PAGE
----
Richard Hollingum explains why the 1952 Jowett Jupiter is such a big deal to Lorna…
Cars are really quite boring things. Functional boxes of computers and mechanics to get us from A to B. However there are those who like to make them a tad more individual, a bit more personal, and this usually starts with a personalised number plate.
For a very small number of people – well, one at least – what better way to make the car personalised all over than to get one that has the same name as you? A bit of a bore if your name happens to be Ford I know, however if your name is Jowett there is only one make you can aim for.
Lorna Jowett, Reader in Television Studies at the University of Northampton knew what she wanted and five years ago took delivery of a 1952 Jowett Jupiter.
Jowett made cars and some light commercial vehicles in Bradford from 1906 to 1954. The two main post-Second World War models were the Jupiter and the Javelin. Their design was quite innovative for the period. Most manufacturers were still producing cars to pre-war design whilst Jowett were looking to the future, with a teardrop body shape for the Javelin and a sleek low and curvy profile for the sporty Jupiter.
Lorna’s car left the factory on the 9th of July 1952, delivered to their agents in Brighton and bought by AR Sandibanks of Edinburgh. In May of the following year it was entered in the RSAC International Rally and was one of many cars that failed to finish the Rest and Be Thankful Hill Climb in Glen Croe, Argyll.
Originally red with beige upholstery the car was restored between 1996 and 2002. Now a glittering silver with red leather seating it looks as good as new. The engine, a 4-cylinder boxer, was rebuilt to run on unleaded fuel. It is not only the overall picture that fascinates and beguiles, the detail is just as important, perhaps even more so. The quality of the chrome work is exceptional and a good target for photographers, the curves of a headlamp or a hub cap creating interesting and distorted images.
Fancy owning your own? Well, the first thing is to find one. Lorna waited four years to find the one she wanted and as there were less than a 1000 built, there were not than many in the first place. A quick look on the Internet and you will soon see that you need to have about £20,000 or more available. They might be found cheaper but that will mean more to be spent on restoration. Of course you could go for a more specialist version – I see that carandclassic.co.uk are advertising a 1952 ex-works Jowett Jupiter R1, in a racing body, for sale at £245,000.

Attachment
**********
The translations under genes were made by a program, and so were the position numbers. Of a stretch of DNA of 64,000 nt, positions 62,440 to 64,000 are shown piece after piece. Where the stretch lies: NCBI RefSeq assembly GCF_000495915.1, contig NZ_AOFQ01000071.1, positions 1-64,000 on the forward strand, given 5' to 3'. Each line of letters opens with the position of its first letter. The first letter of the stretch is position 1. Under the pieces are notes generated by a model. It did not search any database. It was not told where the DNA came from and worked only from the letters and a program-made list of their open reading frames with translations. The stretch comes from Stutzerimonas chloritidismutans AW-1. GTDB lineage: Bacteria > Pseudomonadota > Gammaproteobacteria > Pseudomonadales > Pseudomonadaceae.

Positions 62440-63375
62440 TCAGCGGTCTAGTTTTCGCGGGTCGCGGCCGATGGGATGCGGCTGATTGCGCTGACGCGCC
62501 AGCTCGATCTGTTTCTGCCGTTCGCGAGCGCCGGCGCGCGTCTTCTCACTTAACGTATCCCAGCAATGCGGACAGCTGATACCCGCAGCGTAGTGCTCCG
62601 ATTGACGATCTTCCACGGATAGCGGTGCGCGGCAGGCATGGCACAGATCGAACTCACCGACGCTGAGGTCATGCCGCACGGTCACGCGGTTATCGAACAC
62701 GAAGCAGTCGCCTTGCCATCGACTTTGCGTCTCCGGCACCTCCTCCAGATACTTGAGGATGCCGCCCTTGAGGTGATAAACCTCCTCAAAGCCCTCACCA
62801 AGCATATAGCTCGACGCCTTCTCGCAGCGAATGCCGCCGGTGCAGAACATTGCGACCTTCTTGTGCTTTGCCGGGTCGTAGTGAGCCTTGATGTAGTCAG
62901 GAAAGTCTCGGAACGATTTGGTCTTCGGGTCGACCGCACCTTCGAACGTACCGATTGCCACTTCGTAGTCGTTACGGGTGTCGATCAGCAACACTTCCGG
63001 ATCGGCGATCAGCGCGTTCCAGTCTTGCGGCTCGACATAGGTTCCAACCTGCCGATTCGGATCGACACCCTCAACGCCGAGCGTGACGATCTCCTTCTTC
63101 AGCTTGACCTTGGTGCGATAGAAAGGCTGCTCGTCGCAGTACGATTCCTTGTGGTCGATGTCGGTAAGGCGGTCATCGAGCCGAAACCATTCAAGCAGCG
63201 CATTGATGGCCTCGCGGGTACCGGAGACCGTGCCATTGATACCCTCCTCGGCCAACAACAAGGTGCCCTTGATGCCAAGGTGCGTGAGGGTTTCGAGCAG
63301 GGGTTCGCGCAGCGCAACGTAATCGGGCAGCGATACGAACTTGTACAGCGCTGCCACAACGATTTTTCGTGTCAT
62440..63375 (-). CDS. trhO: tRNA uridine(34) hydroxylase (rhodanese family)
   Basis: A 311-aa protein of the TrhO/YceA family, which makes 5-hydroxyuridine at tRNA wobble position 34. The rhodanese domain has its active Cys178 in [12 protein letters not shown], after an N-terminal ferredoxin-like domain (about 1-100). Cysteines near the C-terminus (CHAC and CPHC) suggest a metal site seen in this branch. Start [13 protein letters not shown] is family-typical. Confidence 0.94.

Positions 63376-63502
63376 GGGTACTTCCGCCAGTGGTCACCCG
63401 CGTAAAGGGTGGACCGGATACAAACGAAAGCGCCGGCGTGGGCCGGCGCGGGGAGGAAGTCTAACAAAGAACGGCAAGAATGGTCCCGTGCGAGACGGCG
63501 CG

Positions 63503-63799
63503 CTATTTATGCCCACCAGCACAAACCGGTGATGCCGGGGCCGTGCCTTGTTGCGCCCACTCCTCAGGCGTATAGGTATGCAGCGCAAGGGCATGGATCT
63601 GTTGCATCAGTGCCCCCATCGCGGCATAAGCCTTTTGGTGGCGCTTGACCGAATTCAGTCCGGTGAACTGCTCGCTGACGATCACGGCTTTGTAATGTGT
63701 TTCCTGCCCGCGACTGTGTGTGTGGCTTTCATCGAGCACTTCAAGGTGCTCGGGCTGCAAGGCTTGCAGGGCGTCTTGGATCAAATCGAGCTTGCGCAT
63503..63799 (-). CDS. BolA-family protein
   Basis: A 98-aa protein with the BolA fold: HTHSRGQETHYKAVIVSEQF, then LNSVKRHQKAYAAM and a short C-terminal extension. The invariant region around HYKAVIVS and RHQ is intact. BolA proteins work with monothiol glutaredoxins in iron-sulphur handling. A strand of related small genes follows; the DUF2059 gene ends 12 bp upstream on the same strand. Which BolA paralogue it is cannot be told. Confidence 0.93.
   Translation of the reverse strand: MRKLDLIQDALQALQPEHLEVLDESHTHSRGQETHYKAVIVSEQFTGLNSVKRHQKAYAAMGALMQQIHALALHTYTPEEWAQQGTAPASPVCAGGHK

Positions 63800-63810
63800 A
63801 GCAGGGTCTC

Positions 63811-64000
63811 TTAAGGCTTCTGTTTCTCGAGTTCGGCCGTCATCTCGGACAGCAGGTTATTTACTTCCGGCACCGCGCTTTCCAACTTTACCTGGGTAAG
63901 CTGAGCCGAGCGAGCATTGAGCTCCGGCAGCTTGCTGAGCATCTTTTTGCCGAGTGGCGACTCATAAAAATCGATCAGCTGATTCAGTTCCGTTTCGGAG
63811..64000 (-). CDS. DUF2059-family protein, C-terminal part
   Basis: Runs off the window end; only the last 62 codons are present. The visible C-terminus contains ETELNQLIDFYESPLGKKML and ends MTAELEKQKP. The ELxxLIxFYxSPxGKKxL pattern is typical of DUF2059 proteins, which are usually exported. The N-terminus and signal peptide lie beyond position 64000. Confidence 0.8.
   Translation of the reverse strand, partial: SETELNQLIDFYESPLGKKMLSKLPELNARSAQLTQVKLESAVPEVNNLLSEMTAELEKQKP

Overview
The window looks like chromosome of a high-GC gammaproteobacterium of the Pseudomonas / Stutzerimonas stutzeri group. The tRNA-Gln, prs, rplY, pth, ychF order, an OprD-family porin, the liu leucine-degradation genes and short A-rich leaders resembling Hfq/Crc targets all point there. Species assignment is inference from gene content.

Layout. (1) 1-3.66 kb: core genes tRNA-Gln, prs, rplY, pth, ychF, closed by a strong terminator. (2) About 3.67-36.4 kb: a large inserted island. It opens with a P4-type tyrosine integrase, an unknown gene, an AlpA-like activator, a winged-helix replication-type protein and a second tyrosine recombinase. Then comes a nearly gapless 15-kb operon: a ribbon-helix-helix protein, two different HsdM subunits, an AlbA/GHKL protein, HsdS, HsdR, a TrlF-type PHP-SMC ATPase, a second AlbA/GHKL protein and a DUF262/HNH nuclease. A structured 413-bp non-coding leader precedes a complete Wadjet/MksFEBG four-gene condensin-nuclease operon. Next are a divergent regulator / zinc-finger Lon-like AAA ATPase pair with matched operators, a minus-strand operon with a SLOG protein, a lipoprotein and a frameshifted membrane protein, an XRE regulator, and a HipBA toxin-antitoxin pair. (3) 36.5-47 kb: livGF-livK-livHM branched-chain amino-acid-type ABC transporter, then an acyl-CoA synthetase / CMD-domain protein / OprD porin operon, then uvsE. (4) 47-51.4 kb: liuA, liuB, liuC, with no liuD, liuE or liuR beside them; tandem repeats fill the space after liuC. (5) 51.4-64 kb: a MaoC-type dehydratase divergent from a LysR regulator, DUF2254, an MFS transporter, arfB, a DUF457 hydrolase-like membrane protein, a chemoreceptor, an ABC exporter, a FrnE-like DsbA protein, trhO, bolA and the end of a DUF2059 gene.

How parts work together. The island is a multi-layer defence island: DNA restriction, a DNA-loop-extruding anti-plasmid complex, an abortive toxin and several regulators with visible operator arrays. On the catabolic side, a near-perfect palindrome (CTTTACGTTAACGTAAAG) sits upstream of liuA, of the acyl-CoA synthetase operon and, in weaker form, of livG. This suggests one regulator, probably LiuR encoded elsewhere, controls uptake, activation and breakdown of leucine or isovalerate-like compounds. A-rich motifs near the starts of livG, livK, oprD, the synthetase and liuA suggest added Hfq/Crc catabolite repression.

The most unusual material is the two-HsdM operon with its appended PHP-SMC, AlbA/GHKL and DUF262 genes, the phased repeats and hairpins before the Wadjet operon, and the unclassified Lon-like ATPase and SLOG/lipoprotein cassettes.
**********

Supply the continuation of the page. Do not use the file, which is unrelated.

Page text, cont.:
Alternatively, you can just go along to places where they congregate. This is what I did as the Midland division of the Jowett Owners Club (the oldest single make owners club in the country) met at Foxton Locks on April 22nd. This was Drive It Day, a day organised by the Federation of British Historic Vehicle Clubs, that aims to raise awareness of the extent of the classic vehicle movement in the UK. In addition to the Jowett Jupiters and Javelins gathered by the canal were a collection of Triumph TRs, from a TR3 to a TR6, so plenty to look at.
Lorna says that these sort of events are good ways of showing your car and engaging people in our industrial heritage. However, perhaps not always. Even in this age of supposed equality, cars and particularly classic cars seem to the province of men – as owners and as enthusiasts. Whilst that might stay that way for some time, we should not be surprised to find women interested and owning such vehicles. And we should not be surprised if the owner, irrespective of gender, can tell of the mechanical detail of the car.
At an NEC Classic Car show a few years ago, Lorna found the gender divide wider than one might hope “I stopped counting the number of men who approached the stand, found no other man available and either visibly decided not to speak to me, spoke to me only until a man became available, or found themselves incapable of speaking to me as though I were another human being. Several were visibly shocked when I said I owned the Jupiter, or when I pointed something out about its engine.”
On the drive home in my boxy, functional car, I contemplated how the style and the beauty of cars such as the Jupiter was far superior to that generally found these days. We may be thankful for power steering, synchromesh gears and electronic handbrakes, not forgetting seat belts and airbags, but sometimes there is a need to get back to a time when you had to control a car, you worked at driving but it gave you an immense amount of pleasure. Oh well. Now I just look.
Technical Detail (from Autocar December 1950)
Chassis: Tubular Chrome-Molydenum steel
Engine: Jopwett designed 1,486cc water-cooled flat four ohv
62bhp at 4,500 rpm
0-50mph in 13 seconds
Top speed: 90mph